Paul Lachine

Guerra, deuda y democracia

NUEVA YORK --  Cuando los Estados Unidos abordan la decisión de aumentar su autoimpuesto límite máximo para la deuda, conviene que recordemos por qué es tan grande su deuda pública y la importancia que ello tiene. Con el ascenso del Tea Party, los republicanos pueden protestar contra el aumento del límite máximo de deuda, pero es probable que den marcha atrás al final, porque, entre otras cosas, las guerras financiadas con deuda –por ejemplo, en el Afganistán y en el Iraq– son más fáciles de defender que las guerras que se pagan en el momento y que los votantes deben financiar por adelantado con los impuestos.

De hecho, el debate que se va a iniciar en los EE.UU. pone de relieve un asunto más general: desde tiempo inmemorial, la guerra ha sido un arma de doble filo. Las sociedades humanas se han infligido matanzas mutuas y se han oprimido recíprocamente en una escala comparable con los peores azotes de la Madre Naturaleza, pero las guerras también han aportado cambios beneficiosos, porque la movilización de la población para el combate la moviliza también para la política.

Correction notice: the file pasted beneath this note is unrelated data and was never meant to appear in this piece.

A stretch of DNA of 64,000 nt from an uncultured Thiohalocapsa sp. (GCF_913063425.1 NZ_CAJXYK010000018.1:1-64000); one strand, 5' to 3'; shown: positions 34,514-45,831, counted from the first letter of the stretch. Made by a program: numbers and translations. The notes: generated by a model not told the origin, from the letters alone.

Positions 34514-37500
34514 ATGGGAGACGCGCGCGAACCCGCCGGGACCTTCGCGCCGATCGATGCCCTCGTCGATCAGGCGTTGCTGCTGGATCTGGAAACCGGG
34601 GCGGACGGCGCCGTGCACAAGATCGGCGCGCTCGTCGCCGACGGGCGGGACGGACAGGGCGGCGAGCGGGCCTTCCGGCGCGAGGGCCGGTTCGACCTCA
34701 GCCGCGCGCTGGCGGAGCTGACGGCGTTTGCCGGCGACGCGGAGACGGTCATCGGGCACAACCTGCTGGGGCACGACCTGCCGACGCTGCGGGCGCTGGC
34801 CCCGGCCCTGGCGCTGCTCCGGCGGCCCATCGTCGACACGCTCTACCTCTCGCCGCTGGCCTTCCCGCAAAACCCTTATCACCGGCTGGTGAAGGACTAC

La Historia rebosa de ejemplos de la ampliación de la voz y del voto de quienes aportaban los recursos para la guerra. La antigua Atenas pasó a ser una “democracia” –literalmente, gobierno por el pueblo– cuando Clístenes organizó a pescadores y agricultores en masa para poder derrotar a los oligarcas apoyados por Esparta. A su libertad política contribuyó la dependencia de Atenas de la guerra naval, necesitada de muchos brazos, contra los persas y otros enemigos.

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